It’s no surprise that car colour is often more important to auto painting and refinishing technicians than other auto enthusiasts. In their work restoring vehicles after collisions and accidents, creating custom paint jobs, and generally ensuring auto body surfaces remain in pristine condition, auto painting professionals develop a real appreciation for just how much car colour matters.
But what makes people choose certain car colours? And are there advantages and disadvantages that can come with a favourite car colour? The answers to these questions might be surprising, even for students in auto painting courses.
Read on for some unexpected facts about car colour that you may have been in the dark about.
1. Grads of Car Painting Courses Might Notice that Some Car Colours Are More Accident Prone
If you find yourself performing a higher-than-average amount of refinishing jobs on black or navy blue cars after completing your auto painting training, it might not be a coincidence. A study conducted by Monash University in Melbourne in 2010 concluded that black cars were up to 47 per cent more likely to be involved in accidents.
The research suggested that black cars were less visible than other lighter-coloured autos, as they tended to blend in with the road, resulting in more accidents. Blue, red, silver, and grey vehicles also enjoy poor visibility, while white, yellow, and gold cars tend to be the safest.
2. Vehicle Type Plays a Big Part in Colour Choice
Many students in car painting courses might argue that some vehicles just look better in certain colours, and it would seem they are not alone. According to an annual colour popularity study conducted in the US by DuPont Automotive, colour preference tends to vary a lot depending on vehicle type.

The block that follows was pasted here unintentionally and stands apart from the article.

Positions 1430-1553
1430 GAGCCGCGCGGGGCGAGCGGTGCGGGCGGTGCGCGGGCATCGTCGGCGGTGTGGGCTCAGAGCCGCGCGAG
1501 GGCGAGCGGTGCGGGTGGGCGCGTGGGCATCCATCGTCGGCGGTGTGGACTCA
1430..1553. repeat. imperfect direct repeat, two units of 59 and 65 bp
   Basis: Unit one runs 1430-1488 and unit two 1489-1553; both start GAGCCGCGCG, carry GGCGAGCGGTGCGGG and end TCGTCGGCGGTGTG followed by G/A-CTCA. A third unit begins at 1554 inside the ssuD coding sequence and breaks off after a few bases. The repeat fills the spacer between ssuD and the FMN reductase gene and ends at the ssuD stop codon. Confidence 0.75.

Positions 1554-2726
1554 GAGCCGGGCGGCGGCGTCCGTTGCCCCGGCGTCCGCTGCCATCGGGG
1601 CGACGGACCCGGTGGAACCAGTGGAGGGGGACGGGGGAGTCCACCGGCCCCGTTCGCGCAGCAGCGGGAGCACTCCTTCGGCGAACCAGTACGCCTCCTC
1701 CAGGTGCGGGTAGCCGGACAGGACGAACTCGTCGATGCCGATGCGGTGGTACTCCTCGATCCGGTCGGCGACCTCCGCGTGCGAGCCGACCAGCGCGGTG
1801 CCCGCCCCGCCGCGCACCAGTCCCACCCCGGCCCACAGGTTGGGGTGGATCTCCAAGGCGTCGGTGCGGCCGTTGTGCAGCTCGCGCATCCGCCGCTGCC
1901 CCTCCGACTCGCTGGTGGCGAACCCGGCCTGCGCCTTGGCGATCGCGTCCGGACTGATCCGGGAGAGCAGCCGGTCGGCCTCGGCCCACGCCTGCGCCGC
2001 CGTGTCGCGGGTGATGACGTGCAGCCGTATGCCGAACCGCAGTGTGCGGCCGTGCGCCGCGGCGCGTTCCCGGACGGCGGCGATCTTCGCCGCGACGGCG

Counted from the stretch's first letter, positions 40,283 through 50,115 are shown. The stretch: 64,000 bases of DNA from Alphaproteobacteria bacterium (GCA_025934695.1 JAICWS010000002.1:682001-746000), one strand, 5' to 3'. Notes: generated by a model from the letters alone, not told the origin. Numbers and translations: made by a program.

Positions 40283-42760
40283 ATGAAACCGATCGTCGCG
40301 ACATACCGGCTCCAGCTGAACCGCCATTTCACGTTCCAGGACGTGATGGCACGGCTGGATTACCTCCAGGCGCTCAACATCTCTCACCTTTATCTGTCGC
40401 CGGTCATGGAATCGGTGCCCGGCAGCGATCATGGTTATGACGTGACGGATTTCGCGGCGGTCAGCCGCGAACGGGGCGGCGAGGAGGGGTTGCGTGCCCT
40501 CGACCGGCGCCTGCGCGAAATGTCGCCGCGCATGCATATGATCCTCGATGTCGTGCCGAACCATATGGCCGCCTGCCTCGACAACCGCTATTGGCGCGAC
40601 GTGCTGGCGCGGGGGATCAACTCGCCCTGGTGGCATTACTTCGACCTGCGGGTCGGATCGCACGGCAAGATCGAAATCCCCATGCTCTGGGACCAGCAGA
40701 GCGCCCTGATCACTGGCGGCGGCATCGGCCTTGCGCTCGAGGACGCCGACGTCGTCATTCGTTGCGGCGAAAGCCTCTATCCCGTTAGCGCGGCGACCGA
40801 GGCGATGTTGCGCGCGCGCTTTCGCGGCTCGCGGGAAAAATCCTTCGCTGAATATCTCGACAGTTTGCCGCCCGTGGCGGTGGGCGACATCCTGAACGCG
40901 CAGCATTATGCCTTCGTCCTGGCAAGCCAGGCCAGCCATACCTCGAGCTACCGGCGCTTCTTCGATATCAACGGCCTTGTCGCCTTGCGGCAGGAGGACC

For example, while silver tends to be the most popular vehicle colour overall, drivers of larger vehicles like SUVs, minivans, and light trucks tend to prefer white. Light brown, meanwhile, is the third most popular colour choice for sedans, wagons, and hatchbacks, despite not being particularly popular for other vehicles.
3. Auto Paint Colour Can Actually Impact Fuel Economy and Emissions
While vehicle owners rarely consider fuel emissions when choosing a car colour, a 2011 study conducted by the Berkeley Lab Environmental Energy Technologies Division (EETD) suggests it might play a bigger role than we think.
The research showed that cars painted in dark colours, like dark red, dark grey, or black, absorbed more sunlight, making the air in the cabin warmer. This meant that drivers would have to run their air conditioners more, resulting in a slight dip in fuel economy and increased emissions of greenhouse gases and pollutants.
Fortunately, there are solutions for drivers who still want to drive a car in their favourite colour. Solar reflective paint, for instance, which is used on new cars such as the 2017 Toyota Prius, can reflect sunlight more effectively to reduce the amount of heat absorbed by a vehicle. As awareness of both the financial and environmental cost of fuel inefficiency increases, being aware of these new options could become increasingly important in the auto painting careers of the future.
Looking for a career in the auto industry with a bright future?
Contact ATC to learn why you should pursue training in auto painting.